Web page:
At Work

How Gender Discrimination Affects Women In The Workplace

When we think of gender discrimination in the workplace, we often think of a 1950’s Mad Men-style ad agency where the men make the decisions and the women get coffee.

While this form of overt sexism in the workplace may seem like a thing of the past, being a modern woman in the workplace can have its fair share of covert sexism and gender discrimination.

Covert Sexism

Women are often subjected to assumed gender roles in the workplace, even if the task at hand is not in their job description. They may be the staff member everyone looks to when the topic of a company holiday party comes up or the retirement gift for an outgoing coworker.

The phrase, “But you are good at this type of thing,” is likely all too familiar for most modern working women.

Women are also more likely to be told by their male counterparts the correct way to communicate.

Working women, especially in careers like broadcasting or politics, often hear things like, “Try to be less shrill with your presentation,” or, “What you just said in six sentences, you could say in three.”

This type of seemingly constructive criticism of women and how they speak may seem on the surface like coaching, but they instead act as covert ways to silence women’s opinions and voices in the workplace.

Women are also treated differently at work when it comes to childcare. Women are still disproportionately the assumed caregiver in the U.S., so even when both parents work, the mother is more likely to stay home with a sick child.

This leads to women on average missing more work than men. This may reflect poorly to their supervisors when the assumed gender roles of our modern society are misunderstood.

This gap in hours worked vs. hours missed between men and women widens significantly for women of color. On its face, this may seem that a female employee is less committed to her position than a male co-worker.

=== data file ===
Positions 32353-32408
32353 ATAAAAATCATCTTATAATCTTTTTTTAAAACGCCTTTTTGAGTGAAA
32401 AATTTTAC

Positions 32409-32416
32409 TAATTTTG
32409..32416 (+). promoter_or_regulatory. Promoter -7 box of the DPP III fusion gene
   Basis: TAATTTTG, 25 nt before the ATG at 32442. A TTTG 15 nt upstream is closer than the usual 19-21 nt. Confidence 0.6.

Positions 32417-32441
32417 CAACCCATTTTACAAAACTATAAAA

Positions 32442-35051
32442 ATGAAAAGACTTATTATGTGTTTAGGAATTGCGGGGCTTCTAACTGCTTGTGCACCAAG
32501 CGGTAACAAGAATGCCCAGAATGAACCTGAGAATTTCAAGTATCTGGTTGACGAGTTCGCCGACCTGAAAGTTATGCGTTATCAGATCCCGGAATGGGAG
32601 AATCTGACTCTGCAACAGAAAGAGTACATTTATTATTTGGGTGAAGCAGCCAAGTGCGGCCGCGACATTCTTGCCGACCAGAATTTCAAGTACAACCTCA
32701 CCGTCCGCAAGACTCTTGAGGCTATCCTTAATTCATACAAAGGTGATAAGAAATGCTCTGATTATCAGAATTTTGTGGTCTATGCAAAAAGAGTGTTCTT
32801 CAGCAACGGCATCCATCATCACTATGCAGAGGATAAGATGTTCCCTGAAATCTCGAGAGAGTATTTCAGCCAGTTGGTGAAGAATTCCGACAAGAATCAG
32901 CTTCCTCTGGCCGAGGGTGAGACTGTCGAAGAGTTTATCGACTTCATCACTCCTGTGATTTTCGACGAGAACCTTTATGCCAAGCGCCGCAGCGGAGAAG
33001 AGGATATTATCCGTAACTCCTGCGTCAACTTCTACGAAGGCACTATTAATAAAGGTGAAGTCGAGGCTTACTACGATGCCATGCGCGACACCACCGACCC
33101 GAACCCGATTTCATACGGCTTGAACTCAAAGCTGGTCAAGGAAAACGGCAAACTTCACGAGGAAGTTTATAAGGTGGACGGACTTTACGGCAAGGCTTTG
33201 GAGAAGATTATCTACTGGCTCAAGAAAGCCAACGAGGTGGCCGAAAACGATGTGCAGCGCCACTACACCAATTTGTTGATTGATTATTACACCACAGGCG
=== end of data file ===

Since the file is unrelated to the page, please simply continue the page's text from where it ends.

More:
However, it is far more likely the result of assumed gender roles spilling over into the workplace.

Without a supervisor who understands the additional responsibilities a working woman may have outside of the office, women could be treated differently or promoted less quickly than their male counterparts.

Long-Lasting Career Effects

The types of covert sexism described above can also have a real impact on a woman’s career.

Women doing the same things as men at work could be perceived as not dedicated, uncoachable, bossy, or unlikable, while their male counterparts may be viewed as caring fathers, willing to learn, decisive, and tough.

This could lead to working women being passed over for a promotion in favor of a possibly less qualified male colleague, which in turn contributes significantly to the pay gap between the genders.

These gender stereotypes become even more significant for women of color who are often left behind in policies attempting to advance women in the workplace.

Pregnant employees may also be treated differently than their male counterparts. Expectant mothers may be denied job opportunities because they will be gone for six weeks of maternity leave.

In some extreme cases of workplace discrimination, employers may choose not to hire women they think are likely to become pregnant at all.

While not all forms of covert sexism in the workplace constitute gender discrimination, it is important to understand the subtle ways women and men are treated differently at the office.

When you understand the subtle forms of sexism, gender discrimination is easier to recognize, and if you are good manager, avoid.

Being a woman in the workplace comes with a multitude of difficulties, but sexism does not have to be one of them. Hire an employment lawyer if you experience workplace discrimination based on your gender.